Beyond Inclusion: The Tethering of the College Classroom to a Socially Just Society

Regardless of disciplinary expertise, how can we create a more just society in our capacities as educators? Dr. Bryan Dewsbury, scientist and innovative scholar focused on inclusive teaching, discussed a few responses to this question at the Learning, Equity, Access, and Pedagogy Initiative’s event this spring, “Beyond Inclusion: The Tethering of the College Classroom to a Socially Just Society.” 

Dr. Dewsbury is the principal investigator of the Science Education and Society Research Program at Florida International University, a fellow at the John N. Gardner Institute, and a co-PI of the Deep Teaching Residency at the Howard Hughes Medical Institute. His research and work is focused on broader social and equity questions related to discipline-based education research. 

In Dewsbury’s words, reflective, curricular work such as LEAP allows us to not just hear messages about the importance of inclusivity in higher education, but turn those ideas into campus change. The work of education is work that is outward-facing. With this idea in mind, he pointed out how inclusive teaching discussions often pigeon-hole on specific course outcomes rather than envision broader, more holistic understandings of what it means to educate toward the goal of reaching a more socially just society.

Bryan Dewsbury met with various small groups during his visit, including several LEAP cohorts of faculty and students.

To this end, Dewsbury discussed the role of equity-minded teaching on preparing students for shaping society, giving examples of formative practices that can be enacted toward this goal, regardless of the course’s disciplinary focus. He drew a parallel between fundamental principles found in community organizing during the civil rights movement and effective approaches to teaching students:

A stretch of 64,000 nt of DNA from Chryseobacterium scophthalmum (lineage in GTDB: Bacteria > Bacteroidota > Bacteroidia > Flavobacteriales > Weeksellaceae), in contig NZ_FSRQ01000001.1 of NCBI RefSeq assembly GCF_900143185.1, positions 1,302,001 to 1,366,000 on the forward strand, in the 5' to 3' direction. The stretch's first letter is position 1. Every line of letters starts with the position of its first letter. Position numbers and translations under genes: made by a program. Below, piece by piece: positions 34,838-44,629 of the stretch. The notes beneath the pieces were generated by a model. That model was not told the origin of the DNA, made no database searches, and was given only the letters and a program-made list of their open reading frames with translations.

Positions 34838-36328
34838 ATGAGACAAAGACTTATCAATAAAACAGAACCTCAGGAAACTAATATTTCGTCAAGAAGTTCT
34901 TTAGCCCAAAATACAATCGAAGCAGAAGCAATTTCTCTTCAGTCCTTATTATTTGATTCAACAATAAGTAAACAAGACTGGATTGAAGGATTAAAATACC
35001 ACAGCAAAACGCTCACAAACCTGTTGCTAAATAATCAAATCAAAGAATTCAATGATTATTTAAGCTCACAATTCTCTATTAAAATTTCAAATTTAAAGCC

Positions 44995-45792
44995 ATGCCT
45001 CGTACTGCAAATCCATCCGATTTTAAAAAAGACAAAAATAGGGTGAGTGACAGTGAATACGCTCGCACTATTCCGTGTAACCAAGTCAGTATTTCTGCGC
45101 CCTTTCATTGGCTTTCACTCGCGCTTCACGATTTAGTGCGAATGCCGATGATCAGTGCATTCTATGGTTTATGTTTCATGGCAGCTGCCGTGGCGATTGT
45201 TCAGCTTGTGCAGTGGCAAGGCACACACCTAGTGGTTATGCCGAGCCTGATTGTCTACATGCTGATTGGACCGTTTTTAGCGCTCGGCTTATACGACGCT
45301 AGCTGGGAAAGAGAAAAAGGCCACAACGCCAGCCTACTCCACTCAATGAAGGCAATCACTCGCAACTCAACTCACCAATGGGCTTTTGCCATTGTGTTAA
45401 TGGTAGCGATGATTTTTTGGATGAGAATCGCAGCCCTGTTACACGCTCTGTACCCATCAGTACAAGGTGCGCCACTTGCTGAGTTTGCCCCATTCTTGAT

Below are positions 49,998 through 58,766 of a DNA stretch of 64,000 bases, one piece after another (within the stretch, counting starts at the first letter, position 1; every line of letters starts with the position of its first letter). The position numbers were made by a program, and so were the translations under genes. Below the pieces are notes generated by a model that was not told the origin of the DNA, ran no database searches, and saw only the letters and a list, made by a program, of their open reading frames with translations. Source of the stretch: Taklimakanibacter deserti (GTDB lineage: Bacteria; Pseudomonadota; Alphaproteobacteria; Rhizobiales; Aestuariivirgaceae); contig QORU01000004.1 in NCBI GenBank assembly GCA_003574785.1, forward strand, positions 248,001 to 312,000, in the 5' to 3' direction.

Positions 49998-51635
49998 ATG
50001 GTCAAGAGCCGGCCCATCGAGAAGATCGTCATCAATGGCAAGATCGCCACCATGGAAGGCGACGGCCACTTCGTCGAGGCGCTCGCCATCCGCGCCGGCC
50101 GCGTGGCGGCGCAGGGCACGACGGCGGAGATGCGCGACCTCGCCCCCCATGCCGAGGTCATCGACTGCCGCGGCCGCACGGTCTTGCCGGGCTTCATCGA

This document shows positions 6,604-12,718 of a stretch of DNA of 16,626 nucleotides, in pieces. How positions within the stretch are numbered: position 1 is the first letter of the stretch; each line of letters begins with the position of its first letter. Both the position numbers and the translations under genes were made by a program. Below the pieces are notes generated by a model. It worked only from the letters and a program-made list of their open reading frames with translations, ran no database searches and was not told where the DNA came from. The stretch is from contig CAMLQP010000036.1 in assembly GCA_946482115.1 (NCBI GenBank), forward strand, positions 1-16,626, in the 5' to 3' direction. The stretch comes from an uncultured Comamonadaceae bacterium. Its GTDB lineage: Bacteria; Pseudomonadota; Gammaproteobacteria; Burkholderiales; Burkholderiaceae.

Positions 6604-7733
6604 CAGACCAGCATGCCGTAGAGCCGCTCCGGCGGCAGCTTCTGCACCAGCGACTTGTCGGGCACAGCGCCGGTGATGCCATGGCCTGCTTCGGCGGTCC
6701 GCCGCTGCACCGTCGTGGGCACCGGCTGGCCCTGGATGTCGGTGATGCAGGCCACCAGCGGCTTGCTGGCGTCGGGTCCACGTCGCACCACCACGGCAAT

• Understand the relationship between families and organizing: Just as civil rights leaders garnered buy-in for movements by first building trust with those they hoped to serve, as educators and staff members, we must first build trust with the students we serve by truly getting to know them and modeling transparency.
  • Uplift grassroots people and leaders: To empower students means to believe that every student in your class can be a leader and achieve success in your course; this belief is the differentiator between potential and readiness.
  • Cast your bucket where you are: Understanding the past and current social circumstances of where we work and learn helps us act and implement solutions in a way that meets the specific needs of our learning community. In other words, know your context. 

In addition to offering an engaging, thoughtful talk to the broader Georgetown community, Dr. Dewsbury offered small-scale, engaged conversation with several departments participating in LEAP this semester, undergraduate students, and graduate students over the course of his two-day visit. Among all of this, his new book Norton Guide to Equity Minded Teaching was released during his visit, as well, which you can read for free. 

Learn more about Learning, Equity, Access, and Pedagogy Initiative events by connecting with the team at or visiting our website. And register for Georgetown’s annual Teaching, learning & Innovation Summer Institute (TLISI) to see keynote speakers Dr. Mays Imad, (Toward Reparative Humanism in Higher Education: Recasting Teaching and Learning Agreements) and Dr. Catherine Knight Steele (Care as Praxis and Method in Digital Research and the Classroom) both of whom are being brought to the conference with LEAP support.